Buying hake sustainably and ideas for what to do with it
“It’s the perpetual whinge of British foodies that “the Spanish get all our best fish” and it might well be true. They don’t just appreciate hake — which until recently we favoured as cat food — but they make special dishes even from its cheeks.”Tim Hayward, The Financial Times, March 2022
The title of the recipe I give for hake (below) is happy-go-lucky hake. But the truth is that the hake species itself is anything but happy – it has been over-fished to dangerous levels.
I hate to point fingers, but the bald truth is that the main culprits are the Spaniards. They eat on average 6 kg each every year, about half the hake in Europe.
How is hake caught or farmed?
Most hake is trawled in deep water, but some is shallow-fished, also by trawler or by longlining (a commercial technique using a long line with a number of branch lines attached, which are baited).
It’s mostly caught, using unsustainable methods, of the coast of Argentina, Chile, Peru, New Zealand, in Europe (where it’s Merluccius merluccious) in the Black Sea, the Mediterranean, and the North Sea. In Namibia and South Africa strict sustainable methods are used – they fish the slightly more svelte Merluccius capensis.
How serious is the overfishing problem?
According to Wikipedia, in Argentinian waters “about 80% of adult hake has apparently disappeared…in Chile hake export has decreased by almost 19%.”
Europe has its own problems. The Marine Conservation Society explains that:
“There are two main stocks for European hake – a northern and a southern one. The biomass for the northern stock has recovered from depleted levels following good management and is now at a record high. Fishing effort on the southern stock however remains too high. Avoid eating immature fish below about 50cms, and during their breeding season, February to July.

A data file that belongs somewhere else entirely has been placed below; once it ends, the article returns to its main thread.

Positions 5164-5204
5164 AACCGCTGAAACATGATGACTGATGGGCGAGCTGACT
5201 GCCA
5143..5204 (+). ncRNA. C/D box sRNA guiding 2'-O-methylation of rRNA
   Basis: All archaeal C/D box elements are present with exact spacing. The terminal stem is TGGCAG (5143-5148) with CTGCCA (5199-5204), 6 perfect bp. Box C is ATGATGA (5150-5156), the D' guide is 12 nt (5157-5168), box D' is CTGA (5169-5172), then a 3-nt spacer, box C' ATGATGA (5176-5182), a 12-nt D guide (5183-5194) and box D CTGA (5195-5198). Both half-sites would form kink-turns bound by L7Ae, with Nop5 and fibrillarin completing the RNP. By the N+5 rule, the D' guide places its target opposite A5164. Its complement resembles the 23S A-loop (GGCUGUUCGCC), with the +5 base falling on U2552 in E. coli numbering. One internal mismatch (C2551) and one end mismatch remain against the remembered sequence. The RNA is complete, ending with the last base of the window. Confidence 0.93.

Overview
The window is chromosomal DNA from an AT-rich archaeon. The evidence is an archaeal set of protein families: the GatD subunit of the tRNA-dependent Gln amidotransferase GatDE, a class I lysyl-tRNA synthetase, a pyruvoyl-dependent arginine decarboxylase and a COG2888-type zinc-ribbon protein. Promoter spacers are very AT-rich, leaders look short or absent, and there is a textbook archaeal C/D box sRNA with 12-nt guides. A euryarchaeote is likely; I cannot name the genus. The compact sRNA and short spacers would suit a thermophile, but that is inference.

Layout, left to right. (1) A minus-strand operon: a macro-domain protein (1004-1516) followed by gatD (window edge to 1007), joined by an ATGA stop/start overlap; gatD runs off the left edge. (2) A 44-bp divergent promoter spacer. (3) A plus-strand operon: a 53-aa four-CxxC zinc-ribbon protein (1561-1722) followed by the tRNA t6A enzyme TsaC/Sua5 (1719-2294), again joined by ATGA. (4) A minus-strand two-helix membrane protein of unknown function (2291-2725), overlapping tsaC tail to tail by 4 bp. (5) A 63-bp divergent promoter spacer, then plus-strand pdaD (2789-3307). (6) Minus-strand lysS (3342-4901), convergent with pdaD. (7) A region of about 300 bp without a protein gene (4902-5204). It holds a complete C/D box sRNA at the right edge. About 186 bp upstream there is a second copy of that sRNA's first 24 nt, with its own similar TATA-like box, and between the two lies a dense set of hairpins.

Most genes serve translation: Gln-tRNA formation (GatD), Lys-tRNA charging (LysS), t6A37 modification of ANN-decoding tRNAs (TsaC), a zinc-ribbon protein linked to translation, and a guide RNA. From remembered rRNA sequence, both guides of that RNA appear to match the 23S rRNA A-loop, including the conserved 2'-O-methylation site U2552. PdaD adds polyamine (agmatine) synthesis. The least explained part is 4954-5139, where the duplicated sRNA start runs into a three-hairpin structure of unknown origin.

The Cornish hake gill net fishery was certified by the Marine Stewardship Council (MSC) as a sustainable fishery in June 2015.”
So the problem is in the south. Spain has an extensive deep water fishing fleet which is the biggest and most heavily subsidised in the EU. It seems they’re not particularly law abiding. It has been the case that over half the hake landed in Spain goes unrecorded.
To learn more about how to make sure you’re buying sustainable fish click here.
What does hake taste like?
It’s no wonder the Spanish like their hake. It’s got loads of flavour, dense yet soft and tender – not loved by all – some think it has a slightly mushy texture.
Hake is a low-fat (so, if you’ve also bought from a sustainable source, you can feel virtuous) salt-water fish, related to cod, found in the Atlantic and north Pacific.
It’s a step up from cod, haddock and pollock, whilst not quite up to the quality of halibut. African hake (as opposed to European) is not expensive… just a touch more than cod.
The white flesh should still be white – not grey or tending to brown. It should still be nice and moist with the fresh smell of seawater that you would expect.
What to do with hake